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Endocrine conundrum
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Endocrine conundrum


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Endocrine conundrum

Endocrine conundrum

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  • 1. Case presentation
  • 2. Case history 24 F presented with vomiting , diarrhea , lethargy for the period of 6 weeks. No travel, Nil fever, Not on any medications. Recent history of boyfriend separation , Hx of anxiety. Has visited her GP 3 weeks ago was started on antidepressant but did not take it. Her GP died the week ago so did not visit her.
  • 3. On examination- lean , sick looking, constant vomiting, not settling down on the bed, rolling around, sunken eyes, wants to drink water Vitals- PR- 140/min, regular, BP- 110/66mmhg Systemic exam- tachycardia, rest WNL Rest of her examination- unremarkable Has about 5% dehydration
  • 4. What is your differentials diagnosis?????
  • 5. Investigations BSL- 14.8 VBG: PH- 7.35 PCO2- 32 PO2-67 Bicarb – 17 Sodium- 140 potassium- 3.6 Chloride- 99 Creat-28 Glu- 14.6 Lactate – 1.6 HB- 147 base Excess = -7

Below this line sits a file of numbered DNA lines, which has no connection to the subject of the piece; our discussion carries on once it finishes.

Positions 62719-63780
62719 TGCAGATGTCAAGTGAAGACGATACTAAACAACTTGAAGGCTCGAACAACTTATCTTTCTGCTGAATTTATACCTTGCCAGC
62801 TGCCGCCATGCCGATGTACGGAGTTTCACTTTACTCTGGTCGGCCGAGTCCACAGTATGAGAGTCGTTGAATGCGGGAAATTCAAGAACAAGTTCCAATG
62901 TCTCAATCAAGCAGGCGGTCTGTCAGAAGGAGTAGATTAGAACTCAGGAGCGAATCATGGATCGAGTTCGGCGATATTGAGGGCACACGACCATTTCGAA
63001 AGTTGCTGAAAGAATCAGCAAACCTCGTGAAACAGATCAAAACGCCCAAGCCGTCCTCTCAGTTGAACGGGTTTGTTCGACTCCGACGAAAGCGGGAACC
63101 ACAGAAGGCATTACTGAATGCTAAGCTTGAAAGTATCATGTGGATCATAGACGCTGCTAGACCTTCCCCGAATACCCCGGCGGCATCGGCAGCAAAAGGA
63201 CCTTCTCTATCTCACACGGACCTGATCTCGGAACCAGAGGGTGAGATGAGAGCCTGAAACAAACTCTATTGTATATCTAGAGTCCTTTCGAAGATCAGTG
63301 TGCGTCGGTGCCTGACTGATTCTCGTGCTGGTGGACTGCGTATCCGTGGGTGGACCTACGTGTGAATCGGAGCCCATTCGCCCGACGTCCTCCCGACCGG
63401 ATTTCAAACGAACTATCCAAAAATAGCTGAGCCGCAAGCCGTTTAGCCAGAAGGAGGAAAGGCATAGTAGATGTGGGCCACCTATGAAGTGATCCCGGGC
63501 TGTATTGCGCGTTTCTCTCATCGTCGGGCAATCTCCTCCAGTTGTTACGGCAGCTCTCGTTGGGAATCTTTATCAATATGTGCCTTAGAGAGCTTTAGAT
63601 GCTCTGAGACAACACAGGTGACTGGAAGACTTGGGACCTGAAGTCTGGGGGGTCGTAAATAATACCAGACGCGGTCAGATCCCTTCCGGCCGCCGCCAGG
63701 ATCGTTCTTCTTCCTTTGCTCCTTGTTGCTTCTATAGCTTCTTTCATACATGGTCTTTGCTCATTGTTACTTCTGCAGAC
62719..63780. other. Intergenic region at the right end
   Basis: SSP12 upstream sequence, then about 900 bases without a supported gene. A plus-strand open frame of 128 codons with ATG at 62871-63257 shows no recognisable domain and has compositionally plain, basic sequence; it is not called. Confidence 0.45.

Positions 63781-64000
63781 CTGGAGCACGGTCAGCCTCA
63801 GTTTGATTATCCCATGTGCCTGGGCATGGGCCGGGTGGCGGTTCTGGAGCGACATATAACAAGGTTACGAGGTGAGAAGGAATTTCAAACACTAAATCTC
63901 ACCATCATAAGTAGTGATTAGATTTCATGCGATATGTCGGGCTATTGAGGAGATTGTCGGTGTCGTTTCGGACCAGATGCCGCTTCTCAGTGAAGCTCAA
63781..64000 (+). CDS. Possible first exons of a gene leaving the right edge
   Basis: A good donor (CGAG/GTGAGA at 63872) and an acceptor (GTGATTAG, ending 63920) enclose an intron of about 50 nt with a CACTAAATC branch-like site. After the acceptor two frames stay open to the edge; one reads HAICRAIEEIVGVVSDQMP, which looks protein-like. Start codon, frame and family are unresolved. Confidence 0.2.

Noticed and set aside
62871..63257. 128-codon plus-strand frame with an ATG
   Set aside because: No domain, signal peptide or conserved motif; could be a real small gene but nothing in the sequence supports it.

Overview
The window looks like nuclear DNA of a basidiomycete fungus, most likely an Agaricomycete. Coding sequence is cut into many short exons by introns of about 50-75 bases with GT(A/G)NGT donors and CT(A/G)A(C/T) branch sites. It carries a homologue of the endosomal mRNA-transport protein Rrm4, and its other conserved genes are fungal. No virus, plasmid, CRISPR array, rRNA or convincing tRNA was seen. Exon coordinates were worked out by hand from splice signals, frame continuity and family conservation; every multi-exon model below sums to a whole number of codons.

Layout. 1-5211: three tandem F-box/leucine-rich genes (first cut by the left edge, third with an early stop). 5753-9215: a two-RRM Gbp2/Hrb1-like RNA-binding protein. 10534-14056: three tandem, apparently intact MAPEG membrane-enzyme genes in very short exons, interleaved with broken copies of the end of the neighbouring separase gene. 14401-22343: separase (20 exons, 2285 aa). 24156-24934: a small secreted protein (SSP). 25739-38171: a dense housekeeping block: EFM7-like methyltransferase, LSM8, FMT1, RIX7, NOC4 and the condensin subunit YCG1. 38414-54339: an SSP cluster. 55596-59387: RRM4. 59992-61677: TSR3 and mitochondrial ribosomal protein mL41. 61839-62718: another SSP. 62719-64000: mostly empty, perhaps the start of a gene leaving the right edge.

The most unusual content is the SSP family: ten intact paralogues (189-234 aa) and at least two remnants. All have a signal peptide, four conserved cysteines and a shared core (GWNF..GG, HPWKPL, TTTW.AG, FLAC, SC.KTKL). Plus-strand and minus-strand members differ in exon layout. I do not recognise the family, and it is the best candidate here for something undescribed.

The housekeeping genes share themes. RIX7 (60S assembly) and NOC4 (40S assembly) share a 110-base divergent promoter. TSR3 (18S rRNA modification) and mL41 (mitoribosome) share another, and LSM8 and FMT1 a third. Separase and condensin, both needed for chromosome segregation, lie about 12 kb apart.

• 6. What do you think is the diagnosis ?? Need any other investigations???? How do you manage ?????
  • 7. After 2 hrs of treatment she settled well, but her HR was still 140/minute, she looked more confortable, and she is more alert, and cheerful. RPT VBG- PH-7.35 PCO2- 32 PO2 -70 Bicarb -17 sodium-134 potas- 4.1 Glu-9.3 Lact- 0.6
  • 8. ECG
  • 9. What do you want to do?????? What is your differentials????
  • 10. Her bloods came back : T3 >46 Cortisol serum – 1000 B HCG – negative Calcium and rest of her bloods – WNL What is your diagnosis???
  • 11. Hyper Thyroidism Means overactive thyroid and produces free thyroid hormones ,T3 and or T4 Grave’s disease is the most common cause of hyperthyroidism. This is one cause of thyrotoxicosis. The management and therapy differ for thyrotoxicosis from hyperthyroidism and thyrotoxicosis caused by other conditions.